It is a known fact that all homes will, on occasion, run into complications with common household pests. While most of these insects and/or animals are nothing more than a nuisance, many have the capability of biting, stinging, and/or transmitting diseases. In addition to this, there are household pests that may actual cause structural-based damage.
Naturally, this type of damage has the ability to detrimental impact the overall value of your home. By learning about the mental process and behaviors (psychology, if you will) of the most common household pests, you will be able to understand why they do what they do, will know how to limit their reproductive efforts, and will be able to drastically limit their survival rate.
Not only will this eliminate the current pest population that you are dealing with, but, it will aid in preventing future populations from taking sanctuary in your home. In this two-part series, we will cover the mental processes and behaviors of the 6 most common household pests – ants, bed bugs, cockroaches, flies, rodents, and spiders.
Common Household Pests
Most individuals that do not specialize in science will regard ants are being naturally hardwired and exhibiting inflexible behaviors. However, numerous scientific studies have confirmed that ants have the ability to display a high level of flexibility in the manner in which they behave – this is especially true as it relates to learning. As a group and as individuals, ants are successfully able to employ highly-sophisticated behaviors such as complexity in learning, paying attention, and the use of cognitive-based mapping. Ants are capable of using tools found in their environment, displaying a social hierarchy, and building highly complex structures. Ants have highly innovative mental processes and exhibit high-level behaviors. They are easily able to adapt to changes and complications within their environment.
Once believed to be a basic parasitic pest with no ability to perform mental processes, the behaviors of the bed bugs and numerous studies now indicate that these are highly social insects that do, in fact, have the ability to communicate with others of their kind. The messages are not verbal, but, chemical-based. Most scientists refer to a chemical-based message that benefits both the sender and the receiver as “pheromones”. When the chemical messages are shared between bed bugs, the insects engage in social aggregation. While it is true that the insects are totally dependent on the blood of a host to survive, interruption to their methods of aggregation could drastically reduce populations. It has also been found that bed bugs do not like light. If you are attempting to eliminate these household pests, you may do so successfully with pest control services that eliminate the effectiveness of the chemical messages that the insects send and with light.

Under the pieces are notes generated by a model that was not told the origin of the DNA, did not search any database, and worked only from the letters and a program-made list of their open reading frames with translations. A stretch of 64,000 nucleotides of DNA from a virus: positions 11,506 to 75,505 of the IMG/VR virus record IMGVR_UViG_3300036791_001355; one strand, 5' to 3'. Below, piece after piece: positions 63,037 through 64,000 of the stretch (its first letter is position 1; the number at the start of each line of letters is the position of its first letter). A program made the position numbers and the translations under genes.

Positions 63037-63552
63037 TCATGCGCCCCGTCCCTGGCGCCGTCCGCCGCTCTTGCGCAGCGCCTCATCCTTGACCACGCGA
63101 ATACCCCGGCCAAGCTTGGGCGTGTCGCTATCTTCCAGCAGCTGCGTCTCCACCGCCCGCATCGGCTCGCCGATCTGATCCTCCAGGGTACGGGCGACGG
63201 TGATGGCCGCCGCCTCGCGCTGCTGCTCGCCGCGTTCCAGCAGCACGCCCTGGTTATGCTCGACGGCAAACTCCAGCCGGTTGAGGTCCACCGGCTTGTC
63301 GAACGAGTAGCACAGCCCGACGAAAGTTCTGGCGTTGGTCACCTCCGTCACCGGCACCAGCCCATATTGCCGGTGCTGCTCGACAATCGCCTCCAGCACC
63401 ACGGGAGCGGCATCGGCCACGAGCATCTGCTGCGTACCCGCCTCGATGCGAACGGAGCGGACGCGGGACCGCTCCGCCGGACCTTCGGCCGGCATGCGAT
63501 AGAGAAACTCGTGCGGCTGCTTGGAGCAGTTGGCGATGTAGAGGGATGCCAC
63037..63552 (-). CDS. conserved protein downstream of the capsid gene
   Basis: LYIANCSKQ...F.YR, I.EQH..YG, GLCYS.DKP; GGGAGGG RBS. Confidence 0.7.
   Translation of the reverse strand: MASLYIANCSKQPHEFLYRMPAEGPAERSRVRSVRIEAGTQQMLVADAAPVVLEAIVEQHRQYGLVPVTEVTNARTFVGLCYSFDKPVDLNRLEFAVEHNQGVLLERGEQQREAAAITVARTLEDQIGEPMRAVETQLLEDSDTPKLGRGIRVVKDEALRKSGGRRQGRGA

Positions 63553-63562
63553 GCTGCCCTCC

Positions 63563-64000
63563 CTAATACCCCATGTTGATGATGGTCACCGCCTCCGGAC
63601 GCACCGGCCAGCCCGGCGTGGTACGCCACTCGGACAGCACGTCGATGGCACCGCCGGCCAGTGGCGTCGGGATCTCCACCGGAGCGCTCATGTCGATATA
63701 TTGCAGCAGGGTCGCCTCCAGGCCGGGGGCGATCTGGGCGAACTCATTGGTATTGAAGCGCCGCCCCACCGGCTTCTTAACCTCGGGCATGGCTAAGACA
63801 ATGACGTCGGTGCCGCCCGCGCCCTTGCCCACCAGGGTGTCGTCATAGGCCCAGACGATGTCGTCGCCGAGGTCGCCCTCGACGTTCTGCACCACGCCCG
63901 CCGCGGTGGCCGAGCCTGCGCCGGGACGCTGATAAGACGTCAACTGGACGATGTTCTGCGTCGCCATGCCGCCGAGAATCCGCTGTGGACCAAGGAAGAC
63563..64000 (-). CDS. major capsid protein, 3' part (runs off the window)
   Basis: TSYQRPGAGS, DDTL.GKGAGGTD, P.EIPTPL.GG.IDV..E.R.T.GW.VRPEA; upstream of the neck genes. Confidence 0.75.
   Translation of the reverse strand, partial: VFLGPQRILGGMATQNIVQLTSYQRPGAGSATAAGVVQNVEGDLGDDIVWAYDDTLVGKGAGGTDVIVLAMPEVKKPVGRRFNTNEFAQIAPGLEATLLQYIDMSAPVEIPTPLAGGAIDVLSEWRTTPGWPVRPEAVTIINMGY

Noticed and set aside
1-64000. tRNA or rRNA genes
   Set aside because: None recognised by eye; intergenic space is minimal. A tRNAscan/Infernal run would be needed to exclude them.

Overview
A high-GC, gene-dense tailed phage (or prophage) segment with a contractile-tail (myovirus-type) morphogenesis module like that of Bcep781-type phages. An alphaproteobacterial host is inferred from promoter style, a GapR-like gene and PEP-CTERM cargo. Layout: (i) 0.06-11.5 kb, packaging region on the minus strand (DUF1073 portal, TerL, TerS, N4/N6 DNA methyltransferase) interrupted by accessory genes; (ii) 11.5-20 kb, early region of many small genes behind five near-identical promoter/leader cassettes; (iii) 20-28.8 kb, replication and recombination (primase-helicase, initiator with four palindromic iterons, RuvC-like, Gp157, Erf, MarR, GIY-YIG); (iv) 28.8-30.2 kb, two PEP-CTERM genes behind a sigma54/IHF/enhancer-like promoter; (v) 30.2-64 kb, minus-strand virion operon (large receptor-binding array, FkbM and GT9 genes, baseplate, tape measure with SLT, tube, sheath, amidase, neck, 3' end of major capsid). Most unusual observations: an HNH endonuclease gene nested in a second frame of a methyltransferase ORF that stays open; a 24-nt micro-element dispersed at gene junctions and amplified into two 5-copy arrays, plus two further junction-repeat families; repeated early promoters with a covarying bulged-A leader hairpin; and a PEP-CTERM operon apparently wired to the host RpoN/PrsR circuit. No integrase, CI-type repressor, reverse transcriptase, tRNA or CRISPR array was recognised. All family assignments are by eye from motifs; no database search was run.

In evaluating the mental processes and the behaviors of cockroaches, you will quickly find that they are highly social pests. Additionally, the insects are able to successfully communicate with one another by using chemicals. These chemicals are called “cutlcular hydrocarbons”. These insects live in large groups -particularly, with generations of the same relatives; however, they do not mate with those that they share genes with. Furthermore, these insects have the ability to move 3 mph. When you consider the chemical messages that they live behind for others, 3mph is a very large distance. If you see a cockroach, it is best to interfere with their ability to travel and their chemical communication system. In doing so, you should be able to successfully eliminate these nasty critters.
Thank you for reading Part 1 to this series. Be sure to return next week to learn about the mental processes and behaviors of flies, rodents, and spiders.